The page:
I’ll be on NPR’s Planet Money podcast today, trying my best to explain what a hedge fund is. As John Gapper says, it’s crucial to understand that Bernie Madoff did not have a hedge fund, and that hedge funds tend to have prime brokers, which act as an extra pair of eyes and help to prevent outright fraud of the Madoff variety.
On the other hand, there’s no shortage of hedge funds which invested in Madoff’s fund. Fairfield Sentry was one of them, and its investors are unlikely to be particularly mollified by the fact that Fairfield Sentry was not itself fraudulent: it sent their money off to Bernie Madoff just it said it would.
In fact, the involvement of Fairfield Sentry as a middleman almost certainly made things worse for investors. Not only did they need to pay Fairfield Sentry’s fees; they might also have felt reassured by the fact that Fairfield had independent auditors and other common indicia of trustworthiness.
Similarly, in England, people who neither knew nor trusted Bernie Madoff — people, indeed, who had never heard of the man — were happy handing over their money to Nicola Horlick’s Bramdean. They trusted her, and Bernie managed to piggyback on that trust.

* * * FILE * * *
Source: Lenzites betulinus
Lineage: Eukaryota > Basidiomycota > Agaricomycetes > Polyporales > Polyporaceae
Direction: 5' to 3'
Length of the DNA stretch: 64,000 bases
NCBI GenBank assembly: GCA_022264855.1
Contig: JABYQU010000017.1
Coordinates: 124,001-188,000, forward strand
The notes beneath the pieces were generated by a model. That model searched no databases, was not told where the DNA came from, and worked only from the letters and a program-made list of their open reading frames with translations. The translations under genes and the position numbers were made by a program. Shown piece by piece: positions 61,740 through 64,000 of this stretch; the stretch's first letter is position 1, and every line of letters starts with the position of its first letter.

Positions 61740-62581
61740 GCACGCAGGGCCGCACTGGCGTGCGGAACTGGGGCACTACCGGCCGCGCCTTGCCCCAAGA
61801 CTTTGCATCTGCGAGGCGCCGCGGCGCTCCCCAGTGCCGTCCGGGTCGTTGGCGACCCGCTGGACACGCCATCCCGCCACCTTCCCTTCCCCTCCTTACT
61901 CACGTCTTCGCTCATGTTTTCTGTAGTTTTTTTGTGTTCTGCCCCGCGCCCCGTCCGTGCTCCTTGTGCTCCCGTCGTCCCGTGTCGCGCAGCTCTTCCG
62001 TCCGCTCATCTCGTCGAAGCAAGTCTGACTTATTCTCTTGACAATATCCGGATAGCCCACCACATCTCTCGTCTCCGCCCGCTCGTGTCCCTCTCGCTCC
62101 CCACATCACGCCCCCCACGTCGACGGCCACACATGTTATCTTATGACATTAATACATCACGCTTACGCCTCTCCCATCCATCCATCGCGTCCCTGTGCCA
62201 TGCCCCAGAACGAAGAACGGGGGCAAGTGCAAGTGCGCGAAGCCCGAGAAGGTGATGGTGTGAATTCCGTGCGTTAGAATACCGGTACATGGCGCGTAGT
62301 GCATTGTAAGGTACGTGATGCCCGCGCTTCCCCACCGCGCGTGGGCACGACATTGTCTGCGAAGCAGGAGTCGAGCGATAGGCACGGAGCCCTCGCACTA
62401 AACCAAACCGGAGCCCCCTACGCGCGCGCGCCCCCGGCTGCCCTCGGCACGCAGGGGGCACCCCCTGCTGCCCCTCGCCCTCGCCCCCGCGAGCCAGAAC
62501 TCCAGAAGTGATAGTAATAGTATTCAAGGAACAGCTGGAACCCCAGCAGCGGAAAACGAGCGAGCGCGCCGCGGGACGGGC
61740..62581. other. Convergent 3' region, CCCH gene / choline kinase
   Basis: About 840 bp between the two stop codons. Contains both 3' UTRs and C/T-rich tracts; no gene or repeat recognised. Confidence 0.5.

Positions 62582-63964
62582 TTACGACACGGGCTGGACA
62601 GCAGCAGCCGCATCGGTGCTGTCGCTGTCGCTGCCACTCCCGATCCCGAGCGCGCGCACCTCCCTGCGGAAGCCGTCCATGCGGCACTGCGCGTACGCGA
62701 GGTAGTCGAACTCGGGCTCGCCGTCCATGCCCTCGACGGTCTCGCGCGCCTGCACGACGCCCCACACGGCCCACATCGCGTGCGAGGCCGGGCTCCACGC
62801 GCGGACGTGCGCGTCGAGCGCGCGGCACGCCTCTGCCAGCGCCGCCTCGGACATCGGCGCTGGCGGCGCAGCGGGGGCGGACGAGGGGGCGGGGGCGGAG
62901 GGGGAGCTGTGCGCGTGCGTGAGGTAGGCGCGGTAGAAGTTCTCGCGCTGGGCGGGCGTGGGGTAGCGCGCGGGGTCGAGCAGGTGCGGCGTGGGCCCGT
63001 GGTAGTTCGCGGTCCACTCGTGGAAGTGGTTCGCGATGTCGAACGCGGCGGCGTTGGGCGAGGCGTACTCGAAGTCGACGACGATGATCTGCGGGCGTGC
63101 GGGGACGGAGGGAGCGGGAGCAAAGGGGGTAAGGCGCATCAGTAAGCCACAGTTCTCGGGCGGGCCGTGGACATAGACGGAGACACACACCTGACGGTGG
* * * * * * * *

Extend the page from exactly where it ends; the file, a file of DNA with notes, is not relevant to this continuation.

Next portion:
Which goes to show that people who invest in hedge funds should always ask questions about where and how that hedge fund is investing their money. There’s not much difference between investing in a black-box fund like Madoff’s, on the one hand, and investing in a transparent fund like Fairfield Sentry, on the other, if that entirely transparent fund is only transparent until it reaches Madoff’s doors.
Of course, it’s not quite as simple as all that: Madoff would construct elaborate and fictional trading statements detailing, ex post, how his returns were achieved. There was an illusion of transparency; he didn’t simply tell his investors that he had a black box and they could know no more.
But it’s worth tweaking Gapper’s point just a little bit: yes, if you’re investing your money with a hedge fund which does its own investing, you can have quite a lot of faith it isn’t an outright fraud. (Although fraudulent hedge funds, like Bayou, do exist.) But if you’re investing with a hedge fund or a fund-of-funds which outsources its investing, you can have no such peace of mind. As Michael de la Merced says, the Madoff affair can — and should — erode confidence in hedge funds generally, even if Madoff himself was not technically a hedge-fund manager.